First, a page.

1970,, became the first contestant in the competition's history during the pageant (September 12, 1970). Browne drew attention from reporters and from security personnel in Atlantic City who maintained a visible presence during pageant rehearsals. Browne was not a finalist, however, losing to future media personality, 1970, . In August 1971, Browne traveled to with George, 1970, Vicky Jo Todd, 1970, , 1970, Karen Shields, 1970, Donna Connelly, and 1970 (George's replacement), Belinda Myrick. They participated in a 22-day tour for began in . Browne later commented that she thought "it was one of the last Miss America groups to go to Vietnam." 1980, , finished the pageant (September 6, 1980) as fourth runner-up, making her the first African American contestant to place in the top five.

A few years later, ( 1983) won the title of on September 17, 1983, making her the first African American woman to wear the crown. Williams later commented that she was one of five minority contestants that year, noting that ballet dancer "had already had a cross burned on her front yard because she was the first black [1983]." She also pointed out that " was the first runner-up, and she was biracial. But when the press started, when I would go out on the – on the tour and do my appearances, and people would come up and say they never thought they'd see the day that it would happen; when people would want to shake my hand, and you'd see tears in their eyes, and they'd say, I never thought I'd see it in my lifetime – that's when, you know, it was definitely a very special honor." Williams' reign as Miss America was not without its challenges and controversies, however. For the first time in pageant history, a reigning Miss America was the target of death threats and hate mail. Williams , however, after the unauthorized publication of nude photos in . First runner-up, 1983, replaced her for the final weeks of Williams' reign. Thirty-two years after she resigned however, Vanessa Williams on September 13, 2015, for the pageant as head judge (where 2015, , won the crown). The pageant began with former Miss America CEO Sam Haskell issuing an apology to Williams, telling her that although "none of us currently in the organization were involved then, on behalf of today's organization, I want to apologize to you and to your mother, Miss Helen Williams. I want to apologize for anything that was said or done that made you feel any less the Miss America you are and the Miss America you always will be." (Williams' replacement) said in an interview with that she was perplexed over the apology and suggested that it was given for the purpose of ratings.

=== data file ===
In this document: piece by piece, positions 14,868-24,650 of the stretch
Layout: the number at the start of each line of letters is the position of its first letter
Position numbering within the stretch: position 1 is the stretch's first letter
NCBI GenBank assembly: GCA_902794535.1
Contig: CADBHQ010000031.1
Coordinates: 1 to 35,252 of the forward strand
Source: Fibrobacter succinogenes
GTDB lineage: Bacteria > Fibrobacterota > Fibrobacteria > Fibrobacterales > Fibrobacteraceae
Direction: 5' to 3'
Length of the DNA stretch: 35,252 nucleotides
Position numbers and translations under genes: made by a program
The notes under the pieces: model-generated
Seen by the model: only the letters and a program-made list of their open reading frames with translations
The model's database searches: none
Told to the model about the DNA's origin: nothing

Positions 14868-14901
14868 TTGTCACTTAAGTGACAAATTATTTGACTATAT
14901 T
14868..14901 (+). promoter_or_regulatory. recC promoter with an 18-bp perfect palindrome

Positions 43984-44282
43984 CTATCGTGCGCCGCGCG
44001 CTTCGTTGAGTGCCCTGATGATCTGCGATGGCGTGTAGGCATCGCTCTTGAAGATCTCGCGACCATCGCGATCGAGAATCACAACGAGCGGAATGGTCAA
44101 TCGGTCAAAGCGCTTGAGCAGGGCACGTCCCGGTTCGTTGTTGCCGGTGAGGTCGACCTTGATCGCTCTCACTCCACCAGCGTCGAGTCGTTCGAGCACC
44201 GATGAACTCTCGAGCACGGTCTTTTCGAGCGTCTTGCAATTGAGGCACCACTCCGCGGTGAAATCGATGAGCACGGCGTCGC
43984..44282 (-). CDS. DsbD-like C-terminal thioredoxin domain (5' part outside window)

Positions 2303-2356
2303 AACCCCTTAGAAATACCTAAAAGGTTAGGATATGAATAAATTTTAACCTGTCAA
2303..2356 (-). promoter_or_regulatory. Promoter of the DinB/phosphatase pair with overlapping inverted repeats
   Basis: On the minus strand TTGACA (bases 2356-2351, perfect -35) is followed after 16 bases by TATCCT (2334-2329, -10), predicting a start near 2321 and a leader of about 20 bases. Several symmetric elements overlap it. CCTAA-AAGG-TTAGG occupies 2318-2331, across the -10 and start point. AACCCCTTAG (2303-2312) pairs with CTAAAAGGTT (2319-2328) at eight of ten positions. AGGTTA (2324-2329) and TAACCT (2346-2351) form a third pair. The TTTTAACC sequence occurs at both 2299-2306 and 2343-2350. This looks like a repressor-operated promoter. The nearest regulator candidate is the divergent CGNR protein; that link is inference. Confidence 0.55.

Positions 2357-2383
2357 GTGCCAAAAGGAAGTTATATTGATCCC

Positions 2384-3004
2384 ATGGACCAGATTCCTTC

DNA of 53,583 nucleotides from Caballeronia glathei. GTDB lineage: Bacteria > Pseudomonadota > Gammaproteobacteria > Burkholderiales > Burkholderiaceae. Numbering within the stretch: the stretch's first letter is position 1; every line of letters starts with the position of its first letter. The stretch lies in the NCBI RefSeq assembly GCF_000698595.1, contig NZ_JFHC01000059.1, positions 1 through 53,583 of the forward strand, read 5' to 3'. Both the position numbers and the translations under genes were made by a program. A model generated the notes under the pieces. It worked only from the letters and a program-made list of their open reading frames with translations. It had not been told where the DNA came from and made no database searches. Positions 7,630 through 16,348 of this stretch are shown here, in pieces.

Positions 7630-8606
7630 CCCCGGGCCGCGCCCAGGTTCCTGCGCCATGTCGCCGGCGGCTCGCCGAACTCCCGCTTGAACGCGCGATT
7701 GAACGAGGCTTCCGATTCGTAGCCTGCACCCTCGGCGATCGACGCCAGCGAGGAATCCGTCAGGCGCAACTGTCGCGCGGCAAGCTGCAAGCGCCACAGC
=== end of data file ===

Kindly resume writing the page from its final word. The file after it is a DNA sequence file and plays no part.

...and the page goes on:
In 1985, 1984, , became the first foreign-born, bilingual Miss America, as she was born in , . 1994, , won the becoming the first Miss America (she lost most of her hearing at the age of 18 months). At the pageant held on September 19, 1998, ( 1998) became the first Miss America with and the first contestant to publicize an insulin pump. Around the same time, Miss America officials announced they had lifted the ban on contestants who were divorced or had had an abortion. This rule change, however, was rescinded and Miss America CEO Robert L. Beck, who had suggested it, was fired., 2000, was crowned , thereby becoming the first , the first , as well as the first teacher ever to win the pageant.

A few years later, the pageant held on September 18, 2004, would be the last one televised live on (which dropped the pageant after this broadcast, as it "drew a record-low 9.8 million viewers") and the last one held in for ten years. 2004, , reigned as Miss America four months longer than usual as the pageant was moved to a January broadcast at the 's (). It was also broadcast live on ' . After two years, the pageant moved to . The pageant held on January 15, 2011, showcased 2010, , (the first Miss America contestant to advocate a ) and 2010, , (the first contestant). also resumed broadcasting the pageant with the 2011 competition. The pageant, held on January 12, 2013, was the last one to take place in Las Vegas. 2012, , won the competition but only served for eight months as the pageant moved back to its former broadcast slot in September 2013 2012, , ("America's Choice" winner) was the pageant's first contestant.